A collision of x-rays / sketches / maps, often addressing absence / loss / what's left, Sophia Ainslie's large-scale productions envelope viewers in a ravishing shock of severed shapes encountering one another to create new form.
Sophia’s most recent awards include, an invitation to attend an International residency program in South Africa at NIROX Foundation, the Artist’s Resource Trust Grant, the Massachusetts Cultural Council Fellowship for Painting, and The Drawing Center Registry Program. Her work has most recently been displayed at the Kingston Gallery, Carol Schlosberg Gallery, Brant Gallery, Whitney Museum of American Art, and Spoke Gallery. Born in Johannesburg, South Africa, Sophia Ainslie currently lectures at Northeastern University.
Can you give a brief overview of what you do?
I work between drawing and painting on paper, and, directly on the wall. I work with water based mediums like acrylic, Flashe and India ink. I'm interested in relationships—body and land, absence and presence, mark making against flat paint.
What projects are you most excited about that are on the horizon?
I'm working on a book about my parents—capturing their legacy. They dedicated their home and lives to creating a place of normality in a country gone mad. This was during the peak of the apartheid era in Johannesburg, South Africa. Within a totalitarian regime that suppressed the majority, Bill and Fieke Ainslie turned their home into an art school and opened their doors to anyone, of any age, race, or economical background with a desire to learn about art. The school filled a vital gap in providing formal art education to those who had no access to it, and became a forum—a place of dialog, discussion, and debate, using art as the common denominator. And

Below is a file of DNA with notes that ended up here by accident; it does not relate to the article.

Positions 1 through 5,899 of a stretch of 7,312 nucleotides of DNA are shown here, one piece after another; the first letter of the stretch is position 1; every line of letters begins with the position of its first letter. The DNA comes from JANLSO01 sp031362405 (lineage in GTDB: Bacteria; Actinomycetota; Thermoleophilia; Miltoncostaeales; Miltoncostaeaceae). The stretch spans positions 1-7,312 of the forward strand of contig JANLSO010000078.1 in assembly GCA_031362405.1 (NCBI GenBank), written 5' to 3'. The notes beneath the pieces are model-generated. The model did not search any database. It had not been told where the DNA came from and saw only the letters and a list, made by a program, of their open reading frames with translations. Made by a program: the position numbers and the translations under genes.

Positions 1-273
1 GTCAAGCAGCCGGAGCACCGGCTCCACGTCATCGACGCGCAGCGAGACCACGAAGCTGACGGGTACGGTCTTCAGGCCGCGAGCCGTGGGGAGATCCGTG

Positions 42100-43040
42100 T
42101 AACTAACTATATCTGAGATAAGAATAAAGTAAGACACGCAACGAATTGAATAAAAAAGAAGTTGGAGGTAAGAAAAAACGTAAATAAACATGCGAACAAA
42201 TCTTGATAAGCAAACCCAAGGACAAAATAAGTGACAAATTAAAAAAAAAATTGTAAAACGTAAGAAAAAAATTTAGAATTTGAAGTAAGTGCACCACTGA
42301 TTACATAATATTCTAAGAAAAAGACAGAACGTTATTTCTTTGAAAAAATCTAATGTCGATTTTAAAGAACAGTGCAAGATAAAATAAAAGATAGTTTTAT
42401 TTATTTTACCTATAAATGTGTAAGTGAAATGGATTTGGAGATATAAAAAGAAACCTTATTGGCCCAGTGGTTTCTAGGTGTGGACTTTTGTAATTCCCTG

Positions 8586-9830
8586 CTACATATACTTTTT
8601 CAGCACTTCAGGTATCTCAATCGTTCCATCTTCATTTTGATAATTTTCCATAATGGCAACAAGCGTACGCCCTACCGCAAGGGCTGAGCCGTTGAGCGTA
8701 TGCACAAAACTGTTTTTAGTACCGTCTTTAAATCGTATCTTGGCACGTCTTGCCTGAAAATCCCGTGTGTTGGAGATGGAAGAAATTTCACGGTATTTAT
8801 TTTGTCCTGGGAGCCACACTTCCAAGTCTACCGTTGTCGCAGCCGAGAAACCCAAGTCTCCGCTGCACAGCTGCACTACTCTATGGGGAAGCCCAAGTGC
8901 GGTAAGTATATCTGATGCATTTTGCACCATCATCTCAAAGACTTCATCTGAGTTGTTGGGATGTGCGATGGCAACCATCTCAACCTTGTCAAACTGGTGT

while on a residency at Nirox Foundation in South Africa in July last year, something new presented itself in my work. I'm still in the process of investigation, and seeking out exactly what it is, but I'll have some of this new work in a group show, curated by Robert Moeller at the Lincoln Arts Project in march this year. I'll also be participating in a group show of wall drawing at Gallery Naga in June this year.
A profession in the arts can be difficult. Can you talk about some of the challenges?
Time and space are always a challenge. There is never enough of either.
What inspired you to pursue the arts?
In short, my parents directed me to the arts from a very young age. I tried to dodge it. I wanted to do something different from the family, but I just didn't fit into anything else. I couldn't find myself in anything else. I couldn't find meaning in anything else.